Oakbarrel for the reserve wine
We continue with the "Brut" variant which is the most universal and which actually fits as a beverage together with anything. A fruity aromas of apple and pear also here. The taste is also very fruity but "winy" from the couple of years of long aging. Good concentration and with great personality. Some toasty hints and above all very well balanced. Perfect as an aperitif, through a whole meal, it also has enough of fruitiness (not so dry) to be served to a sweet dessert at the end of the meal.
The Demi-sec is the same wine as for the other versions, it's just the sweetness that is higher since it contains a higher dose of sweet "expedition liqueur". Demi-sec is suitable for those who want a little sweeter aperitif or mainly, for those looking for a sweet and fruity wine to drink together with a dessert with fruit or chocolate.
Brochet also produces a Millésime-Champagne the years considered to be good. The years when the harvest hasn't been totally convincing, the Millésime variant is skipped rather then to compromise on the wine quality. Millésime is produced from Pinot Noir and Chardonnay grape varieties and may be stored much longer than the three years required by law when talking about millesimated Champagne. We taste a Millésime 2006 which is already in its ninth year and is still for sale. The bubbles are small and rises through the glass in a homogeneous string, landing in a cloud of foam on the surface. The aroma is complex with hints of dried fruit, ripe apricots, pears, citrus and white flowers. The taste is fruity and round with great elegance and length. A great champagne.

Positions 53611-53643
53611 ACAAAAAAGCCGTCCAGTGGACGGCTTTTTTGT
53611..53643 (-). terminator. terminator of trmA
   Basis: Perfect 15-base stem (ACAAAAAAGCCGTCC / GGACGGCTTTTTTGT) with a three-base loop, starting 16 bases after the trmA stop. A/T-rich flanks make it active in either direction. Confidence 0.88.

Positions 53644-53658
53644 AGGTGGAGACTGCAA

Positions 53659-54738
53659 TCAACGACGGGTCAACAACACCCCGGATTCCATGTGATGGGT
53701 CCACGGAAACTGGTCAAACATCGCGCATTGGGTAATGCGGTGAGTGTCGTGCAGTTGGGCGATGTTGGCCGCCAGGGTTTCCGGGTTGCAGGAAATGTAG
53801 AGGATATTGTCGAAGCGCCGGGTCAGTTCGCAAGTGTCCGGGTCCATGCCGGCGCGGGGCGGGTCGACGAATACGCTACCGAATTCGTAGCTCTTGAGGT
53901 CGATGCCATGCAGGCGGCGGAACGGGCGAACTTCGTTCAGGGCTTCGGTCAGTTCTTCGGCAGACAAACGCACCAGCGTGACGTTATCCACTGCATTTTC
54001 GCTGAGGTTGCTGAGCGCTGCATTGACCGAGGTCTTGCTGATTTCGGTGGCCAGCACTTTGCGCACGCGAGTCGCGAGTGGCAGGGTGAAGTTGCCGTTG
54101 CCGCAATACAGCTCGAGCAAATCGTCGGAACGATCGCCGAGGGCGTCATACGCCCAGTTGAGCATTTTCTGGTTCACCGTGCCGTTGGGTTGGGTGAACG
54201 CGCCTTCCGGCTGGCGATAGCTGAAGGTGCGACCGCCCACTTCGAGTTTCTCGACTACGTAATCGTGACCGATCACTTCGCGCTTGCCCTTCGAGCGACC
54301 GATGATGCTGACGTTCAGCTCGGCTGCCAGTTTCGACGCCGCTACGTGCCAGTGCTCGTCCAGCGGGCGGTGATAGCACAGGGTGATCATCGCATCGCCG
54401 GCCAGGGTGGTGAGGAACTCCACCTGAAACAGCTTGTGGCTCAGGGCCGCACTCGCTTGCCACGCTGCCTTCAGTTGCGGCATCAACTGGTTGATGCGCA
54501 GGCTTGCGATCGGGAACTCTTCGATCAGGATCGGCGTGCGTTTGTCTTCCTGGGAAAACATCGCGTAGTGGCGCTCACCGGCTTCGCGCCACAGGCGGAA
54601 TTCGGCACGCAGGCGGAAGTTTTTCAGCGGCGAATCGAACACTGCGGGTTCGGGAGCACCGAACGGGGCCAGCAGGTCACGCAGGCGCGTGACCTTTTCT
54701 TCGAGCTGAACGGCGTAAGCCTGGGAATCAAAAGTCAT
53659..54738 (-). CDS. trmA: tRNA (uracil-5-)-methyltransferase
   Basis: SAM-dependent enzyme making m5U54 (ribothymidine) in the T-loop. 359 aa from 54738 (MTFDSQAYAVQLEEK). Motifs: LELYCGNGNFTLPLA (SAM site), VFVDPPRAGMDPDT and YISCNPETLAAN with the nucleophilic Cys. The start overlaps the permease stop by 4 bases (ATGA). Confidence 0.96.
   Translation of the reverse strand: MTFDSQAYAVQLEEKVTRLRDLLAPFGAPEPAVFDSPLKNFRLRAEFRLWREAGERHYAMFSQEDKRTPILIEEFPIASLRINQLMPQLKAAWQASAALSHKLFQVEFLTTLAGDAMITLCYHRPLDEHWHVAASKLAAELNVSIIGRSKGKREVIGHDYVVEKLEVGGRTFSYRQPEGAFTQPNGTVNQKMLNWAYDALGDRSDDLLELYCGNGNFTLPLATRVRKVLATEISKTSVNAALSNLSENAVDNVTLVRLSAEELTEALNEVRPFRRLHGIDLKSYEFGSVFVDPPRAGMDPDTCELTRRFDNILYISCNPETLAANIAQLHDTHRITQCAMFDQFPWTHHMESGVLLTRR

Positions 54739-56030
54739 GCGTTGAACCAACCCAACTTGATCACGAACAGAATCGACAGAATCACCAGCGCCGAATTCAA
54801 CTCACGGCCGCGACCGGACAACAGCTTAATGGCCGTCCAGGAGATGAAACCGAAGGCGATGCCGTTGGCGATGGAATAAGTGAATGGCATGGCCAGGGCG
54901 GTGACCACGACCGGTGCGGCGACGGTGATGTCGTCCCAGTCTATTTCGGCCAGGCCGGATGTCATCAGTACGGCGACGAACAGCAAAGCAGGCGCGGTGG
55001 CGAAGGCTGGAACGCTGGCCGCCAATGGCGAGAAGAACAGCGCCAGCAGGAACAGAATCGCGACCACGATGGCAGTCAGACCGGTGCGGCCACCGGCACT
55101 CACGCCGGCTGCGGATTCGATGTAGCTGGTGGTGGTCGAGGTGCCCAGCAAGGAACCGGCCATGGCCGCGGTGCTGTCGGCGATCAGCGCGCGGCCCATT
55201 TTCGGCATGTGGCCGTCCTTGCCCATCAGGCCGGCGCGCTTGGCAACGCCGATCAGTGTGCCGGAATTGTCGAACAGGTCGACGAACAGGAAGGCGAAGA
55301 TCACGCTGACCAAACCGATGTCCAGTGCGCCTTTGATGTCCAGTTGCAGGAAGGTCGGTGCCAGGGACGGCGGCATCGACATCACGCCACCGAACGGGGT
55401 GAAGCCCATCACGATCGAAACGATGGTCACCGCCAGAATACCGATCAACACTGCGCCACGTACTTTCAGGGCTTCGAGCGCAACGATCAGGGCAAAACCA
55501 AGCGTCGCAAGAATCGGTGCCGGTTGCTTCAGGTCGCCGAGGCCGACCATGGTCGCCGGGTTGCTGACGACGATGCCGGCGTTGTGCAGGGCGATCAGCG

As if to prove that champagne is eminently possible to store when it is well made, we continue tasting the HBH 1997. HBH means Henri Brochet - Hervieux and is a cuvée which is only launched those years considered to be exceptional. The wine is made of equal parts of Pinot Noir and Chardonnay from the best-exposed fields. The wine is stored in wooden beams (vieillissement sur lattes) for at least 10 years before it goes on sale. A deeper yellow color, very elegant foam with fine bubbles. HBH has in recent years been made -96, -97, -99 and 2002. What is typical for the 1997, is the freshness and the great elegance.
Longterm storage cellar at Louis Brochet
Last but not least, we taste the rosé variant produced in the same proportions as the base segment; 78% Pinot Noir, 15% Chardonnay and 7% Pinot Meunier. The red wine from Pinot noir is mixed with the white wine in different proportions, depending on the vintage. The rosé Champagne is a "meatier" wine with hints of red fruit, mainly cherries and raspberries. The wine is perfect as an aperitif, but also as a festive alternative together with food at the table.
Just as Pol Roger deemed to have been Churchill's favorite champagne has also Louis Brochet been a celebrity favorite. Hergé who designed the Tintin cartoons was a big fan of champagne and like many other Belgians, he often came to Champagne to fill up the baggage with his favorite beverage. Hergé loved Brochet-Hervieux, as the champagne house was called at that time and he often came visiting the property. Hergé has actually, as a tribute to his favorite champagne, designed Captain Haddock on page 55 of "Destination Moon", striving with an errant champagne bottle from Brochet-Hervieux. The cork finally goes off and ends up in the throat of Captain Haddock ...
From our side, we do like Hergé and ensure that our inventory is filled and say thank you for a nice visit in Champagne!